1887

Abstract

SUMMARY

The sequence of events in the infection of TN-368-10 and TN-368-13 cells by nuclear polyhedrosis virus (AcNPV) was investigated by using the indirect immunoperoxidase technique. Antisera raised against enveloped nucleocapsids detected homologous antigens at 6 to 8 h post infection which was about 2 h before the appearance of both intracellular and extracellular infectious virus. Similar tests using polyhedrin antiserum showed that polyhedrin is first synthesized at 12 h post infection, 2 to 4 h after the appearance of infectious non-occluded virus. The immunoperoxidase technique was also applied to four other invertebrate cell lines after inoculation with AcNPV. The most significant result was that 90% of AcNPV-inoculated 5 cells produced enveloped nucleocapsid antigens and infectious virus but only 1% or less of the cells produced polyhedrin. This disparity emphasizes the need for assays for NPV infection that are independent of polyhedron production.

Loading

Article metrics loading...

/content/journal/jgv/10.1099/0022-1317-40-3-545
1978-09-01
2021-10-22
Loading full text...

Full text loading...

/deliver/fulltext/jgv/40/3/JV0400030545.html?itemId=/content/journal/jgv/10.1099/0022-1317-40-3-545&mimeType=html&fmt=ahah

References

  1. Bellon B., Sapin C., Druet P. 1975; Comparaison de la sensibilité des techniques d’immunofluorescence et d’immunopéroxidase en méthodes directe et indirecte. Annals of Immunology 126C:15–22
    [Google Scholar]
  2. Benjamin D. R., Ray C. G. 1974; Use of immunoperoxidase for the rapid identification of human myxo-viruses and paramyxoviruses in tissue culture. Applied Microbiology 28:47–51
    [Google Scholar]
  3. Gerna G., Vasquez A., McCloud C., Chambers R. W. 1976; The immunoperoxidase technique for rapid human cytomegalovirus identification. Archives of Virology 50:311–321
    [Google Scholar]
  4. Herrmann J. E., Morse S. A., Collins M. F. 1974; Comparison of techniques and immunoreagents used for indirect immunofluorescence and immunoperoxidase identification of enteroviruses. Infection and Immunity 10:220–226
    [Google Scholar]
  5. Krywienczyk J. 1967; Immunofluorescence studies of Bombyx mori ovarian tissue cultures infected with nuclear-polyhedrosis virus. Journal of Invertebrate Pathology 9:568–570
    [Google Scholar]
  6. Kurstak E. 1971; The immunoperoxidase technique: localization of viral antigens in cells. In Methods in Virology vol 5 pp 423–444 Edited by Maramorosch K., Koprowski H. New York: Academic Press;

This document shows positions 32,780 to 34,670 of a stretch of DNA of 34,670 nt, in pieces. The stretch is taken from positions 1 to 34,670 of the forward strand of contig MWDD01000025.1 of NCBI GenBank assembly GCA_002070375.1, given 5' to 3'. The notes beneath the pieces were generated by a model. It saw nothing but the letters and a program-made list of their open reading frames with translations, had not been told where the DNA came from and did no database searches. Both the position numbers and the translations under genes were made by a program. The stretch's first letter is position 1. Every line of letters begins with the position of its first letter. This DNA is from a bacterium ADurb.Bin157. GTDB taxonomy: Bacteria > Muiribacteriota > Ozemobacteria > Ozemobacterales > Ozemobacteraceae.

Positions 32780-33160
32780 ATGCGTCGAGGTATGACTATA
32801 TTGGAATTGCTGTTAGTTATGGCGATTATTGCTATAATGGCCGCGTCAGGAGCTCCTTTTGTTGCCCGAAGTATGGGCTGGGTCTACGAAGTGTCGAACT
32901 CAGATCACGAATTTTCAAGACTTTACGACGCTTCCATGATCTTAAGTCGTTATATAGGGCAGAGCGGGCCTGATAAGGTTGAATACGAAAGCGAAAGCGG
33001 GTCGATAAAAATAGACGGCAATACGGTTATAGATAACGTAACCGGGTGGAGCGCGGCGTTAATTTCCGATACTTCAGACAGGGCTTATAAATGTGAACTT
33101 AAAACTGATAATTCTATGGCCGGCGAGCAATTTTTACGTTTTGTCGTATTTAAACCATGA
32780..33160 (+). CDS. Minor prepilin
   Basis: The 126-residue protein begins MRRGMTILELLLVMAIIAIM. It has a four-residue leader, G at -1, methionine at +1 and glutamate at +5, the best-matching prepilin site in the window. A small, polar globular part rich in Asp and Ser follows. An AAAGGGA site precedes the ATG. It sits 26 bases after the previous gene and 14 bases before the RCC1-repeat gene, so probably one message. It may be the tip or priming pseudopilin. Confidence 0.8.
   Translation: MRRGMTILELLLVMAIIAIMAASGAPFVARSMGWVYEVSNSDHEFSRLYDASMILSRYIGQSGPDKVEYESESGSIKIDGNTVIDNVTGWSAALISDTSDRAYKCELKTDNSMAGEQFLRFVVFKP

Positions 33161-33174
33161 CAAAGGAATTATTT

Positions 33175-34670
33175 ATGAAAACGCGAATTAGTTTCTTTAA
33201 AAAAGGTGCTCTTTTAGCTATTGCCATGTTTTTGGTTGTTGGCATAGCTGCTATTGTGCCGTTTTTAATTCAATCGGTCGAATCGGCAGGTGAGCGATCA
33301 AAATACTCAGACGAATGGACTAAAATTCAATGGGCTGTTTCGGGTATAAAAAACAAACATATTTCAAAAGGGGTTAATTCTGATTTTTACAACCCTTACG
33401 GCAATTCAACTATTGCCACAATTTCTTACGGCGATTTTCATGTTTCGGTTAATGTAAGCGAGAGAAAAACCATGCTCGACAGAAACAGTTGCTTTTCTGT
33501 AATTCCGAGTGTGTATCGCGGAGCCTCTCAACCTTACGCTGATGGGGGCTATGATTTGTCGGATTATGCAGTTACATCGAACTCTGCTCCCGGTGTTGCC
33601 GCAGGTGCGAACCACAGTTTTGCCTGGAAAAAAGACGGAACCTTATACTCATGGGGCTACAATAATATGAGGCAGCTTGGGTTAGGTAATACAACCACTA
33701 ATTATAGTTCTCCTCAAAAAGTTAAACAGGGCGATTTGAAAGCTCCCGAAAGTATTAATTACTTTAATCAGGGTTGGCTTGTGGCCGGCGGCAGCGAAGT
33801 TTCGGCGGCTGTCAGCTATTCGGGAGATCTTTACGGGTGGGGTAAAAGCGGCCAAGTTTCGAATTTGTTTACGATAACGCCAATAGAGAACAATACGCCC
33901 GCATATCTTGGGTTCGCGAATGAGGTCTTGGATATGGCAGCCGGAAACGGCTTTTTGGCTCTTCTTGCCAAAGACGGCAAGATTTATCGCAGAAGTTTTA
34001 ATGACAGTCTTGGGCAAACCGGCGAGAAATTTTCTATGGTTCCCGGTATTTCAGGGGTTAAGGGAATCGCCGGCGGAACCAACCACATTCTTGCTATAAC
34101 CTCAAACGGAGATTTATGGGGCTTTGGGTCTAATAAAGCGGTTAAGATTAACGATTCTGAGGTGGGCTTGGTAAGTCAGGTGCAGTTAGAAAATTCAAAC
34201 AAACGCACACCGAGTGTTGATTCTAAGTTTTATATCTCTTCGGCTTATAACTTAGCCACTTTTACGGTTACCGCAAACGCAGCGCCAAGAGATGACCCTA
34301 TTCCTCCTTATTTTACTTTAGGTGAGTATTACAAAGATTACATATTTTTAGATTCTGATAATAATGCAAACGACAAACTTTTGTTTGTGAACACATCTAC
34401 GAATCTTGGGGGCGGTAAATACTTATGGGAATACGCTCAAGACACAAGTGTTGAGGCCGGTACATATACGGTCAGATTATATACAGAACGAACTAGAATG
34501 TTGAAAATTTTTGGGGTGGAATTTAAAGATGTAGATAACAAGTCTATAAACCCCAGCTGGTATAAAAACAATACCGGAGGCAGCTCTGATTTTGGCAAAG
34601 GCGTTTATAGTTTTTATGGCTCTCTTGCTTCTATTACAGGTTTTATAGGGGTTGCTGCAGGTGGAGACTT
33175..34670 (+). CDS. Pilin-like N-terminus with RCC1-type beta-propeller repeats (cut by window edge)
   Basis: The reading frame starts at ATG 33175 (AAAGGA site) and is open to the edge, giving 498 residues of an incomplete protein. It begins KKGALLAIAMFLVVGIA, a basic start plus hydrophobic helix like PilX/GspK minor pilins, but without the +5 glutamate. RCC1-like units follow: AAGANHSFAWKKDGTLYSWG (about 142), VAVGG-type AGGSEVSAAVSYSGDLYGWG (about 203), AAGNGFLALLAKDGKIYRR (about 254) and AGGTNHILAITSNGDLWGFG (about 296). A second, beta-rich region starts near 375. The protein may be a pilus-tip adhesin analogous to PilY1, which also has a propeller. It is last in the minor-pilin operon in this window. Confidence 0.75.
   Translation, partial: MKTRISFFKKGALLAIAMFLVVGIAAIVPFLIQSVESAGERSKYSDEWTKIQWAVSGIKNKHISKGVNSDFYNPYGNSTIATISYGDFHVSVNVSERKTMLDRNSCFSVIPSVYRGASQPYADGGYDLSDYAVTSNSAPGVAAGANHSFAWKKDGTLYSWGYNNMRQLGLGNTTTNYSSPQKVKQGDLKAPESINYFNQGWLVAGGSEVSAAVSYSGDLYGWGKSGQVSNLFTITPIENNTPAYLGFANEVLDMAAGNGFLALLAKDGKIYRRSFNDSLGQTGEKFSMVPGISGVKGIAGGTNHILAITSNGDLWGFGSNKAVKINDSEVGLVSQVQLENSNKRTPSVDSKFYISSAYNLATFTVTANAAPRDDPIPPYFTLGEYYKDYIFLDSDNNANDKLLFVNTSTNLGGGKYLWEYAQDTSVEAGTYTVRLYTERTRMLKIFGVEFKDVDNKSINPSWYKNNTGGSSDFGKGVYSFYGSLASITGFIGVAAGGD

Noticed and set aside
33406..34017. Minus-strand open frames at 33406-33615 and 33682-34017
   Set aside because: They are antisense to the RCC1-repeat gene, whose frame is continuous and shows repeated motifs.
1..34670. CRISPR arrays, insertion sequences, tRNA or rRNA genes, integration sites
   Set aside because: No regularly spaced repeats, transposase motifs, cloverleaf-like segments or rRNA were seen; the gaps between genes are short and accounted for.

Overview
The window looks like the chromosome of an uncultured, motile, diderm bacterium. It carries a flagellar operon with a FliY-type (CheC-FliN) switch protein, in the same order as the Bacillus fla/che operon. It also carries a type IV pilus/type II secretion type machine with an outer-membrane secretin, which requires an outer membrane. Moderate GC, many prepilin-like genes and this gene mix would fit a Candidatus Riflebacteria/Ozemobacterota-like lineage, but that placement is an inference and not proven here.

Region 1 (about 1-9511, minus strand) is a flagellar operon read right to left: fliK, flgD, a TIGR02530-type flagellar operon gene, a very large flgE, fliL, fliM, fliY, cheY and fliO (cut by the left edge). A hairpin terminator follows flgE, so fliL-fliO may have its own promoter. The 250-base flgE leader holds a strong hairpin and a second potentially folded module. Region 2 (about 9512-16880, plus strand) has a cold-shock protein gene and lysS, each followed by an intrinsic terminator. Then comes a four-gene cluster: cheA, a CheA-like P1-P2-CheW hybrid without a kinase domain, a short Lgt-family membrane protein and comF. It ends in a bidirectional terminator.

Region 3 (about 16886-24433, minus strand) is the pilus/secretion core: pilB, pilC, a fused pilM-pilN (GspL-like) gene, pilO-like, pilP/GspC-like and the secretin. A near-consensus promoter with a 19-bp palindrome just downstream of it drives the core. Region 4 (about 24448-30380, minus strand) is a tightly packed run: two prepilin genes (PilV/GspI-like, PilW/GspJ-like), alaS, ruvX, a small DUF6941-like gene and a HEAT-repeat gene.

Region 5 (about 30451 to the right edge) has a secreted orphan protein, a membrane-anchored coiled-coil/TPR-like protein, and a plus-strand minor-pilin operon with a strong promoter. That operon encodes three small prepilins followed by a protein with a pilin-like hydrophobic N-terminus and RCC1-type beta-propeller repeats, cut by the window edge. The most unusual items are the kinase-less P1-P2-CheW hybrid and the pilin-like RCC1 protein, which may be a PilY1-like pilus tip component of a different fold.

[Google Scholar]
  7. Kurstak E., Kurstak C. 1974; Application of the immunoperoxidase technique in virology and cancer virology: light and electron microscopy. In Viral Immunodiagnosis pp 3–29 New York: Academic Press;
    [Google Scholar]
  8. Mcintosh A. H., Padhi S. B. 1976; In vitro and in vivo comparative studies of several nuclear polyhedrosis viruses (NPVs) by neutralization, immunofluorescence, and polyacrylamide gel electrophoresis. In Invertebrate Tissue Culture Applications in Medicine, Biology and Agriculture pp 331–338 Edited by Kurstak E., Maramorosch K. New York: Academic Press;
    [Google Scholar]
  9. Ohba M., Summers M. D., Hoops P., Smith G. E. 1977; Immunoradiometric assay for baculovirus enveloped nucleocapsids and polyhedrin. Journal of Invertebrate Pathology (in the press)
    [Google Scholar]
  10. Petrusz P., Dimeo P., Ordronneau P., Weaver C., Keefer D. A. 1975; Improved immunoglobulin-enzyme bridge method for light microscopic demonstration of hormone-containing cells of rat adenohypophysis. Histochemistry 46:9–26
    [Google Scholar]
  11. Summers M. D., Arnott H. J. 1969; Ultrastructural studies on inclusion formation and virus occlusion in nuclear polyhedrosis and granulosis virus-infected cells of Trichoplusia ni (Hübner). Journal of Ultrastructure Research 28:462–480
    [Google Scholar]
  12. Summers M. D., Smith G. E. 1976; Comparative studies of baculovirus granulins and polyhedrins. Inter-virology 6:168–180
    [Google Scholar]
  13. Summers M. D., Volkman L. E. 1976; Comparison of biophysical and morphological properties of occluded and extracellular nonoccluded baculovirus from in vivo and in vitro host systems. Journal of Virology 17:962–972
    [Google Scholar]
  14. Volkman L. E., Summers M. D. 1975; Nuclear polyhedrosis virus detection: relative capabilities of clones developed from Trichoplusia ni ovarian cell line TN-368 to serve as indicator cells in a plaque assay. Journal of Virology 16:1630–1637
    [Google Scholar]
  15. Volkman L. E., Summers M. D. 1976; Comparative studies with clones derived from a cabbage looper ovarian cell line TN-368. In Invertebrate Tissue Culture Applications in Medicine, Biology and Agriculture pp 289–296 Edited by Kurstak E., Maramorosch K. New York: Academic Press;
    [Google Scholar]
  16. Volkman L. E., Summers M. D., Hsieh C.-H. 1976; Occluded and nonoccluded nuclear polyhedrosis virus grown in Trichoplusia ni: comparative neutralization, comparative infectivity and in vitro growth studies. Journal of Virology 19:820–832
    [Google Scholar]
  17. Wicker R., Avrameas S. 1969; Localization of virus antigens by enzyme-labelled antibodies. Journal of General Virology 4:465–471
    [Google Scholar]
  18. Wood H. A. 1977; An agar overlay plaque assay method for Autographa californica nuclear-polyhedrosis virus. Journal of Invertebrate Pathology 29:304–307
    [Google Scholar]
http://instance.metastore.ingenta.com/content/journal/jgv/10.1099/0022-1317-40-3-545
Loading
/content/journal/jgv/10.1099/0022-1317-40-3-545
Loading

Data & Media loading...

Most cited this month Most Cited RSS feed

This is a required field
Please enter a valid email address
Approval was a Success
Invalid data
An Error Occurred
Approval was partially successful, following selected items could not be processed due to error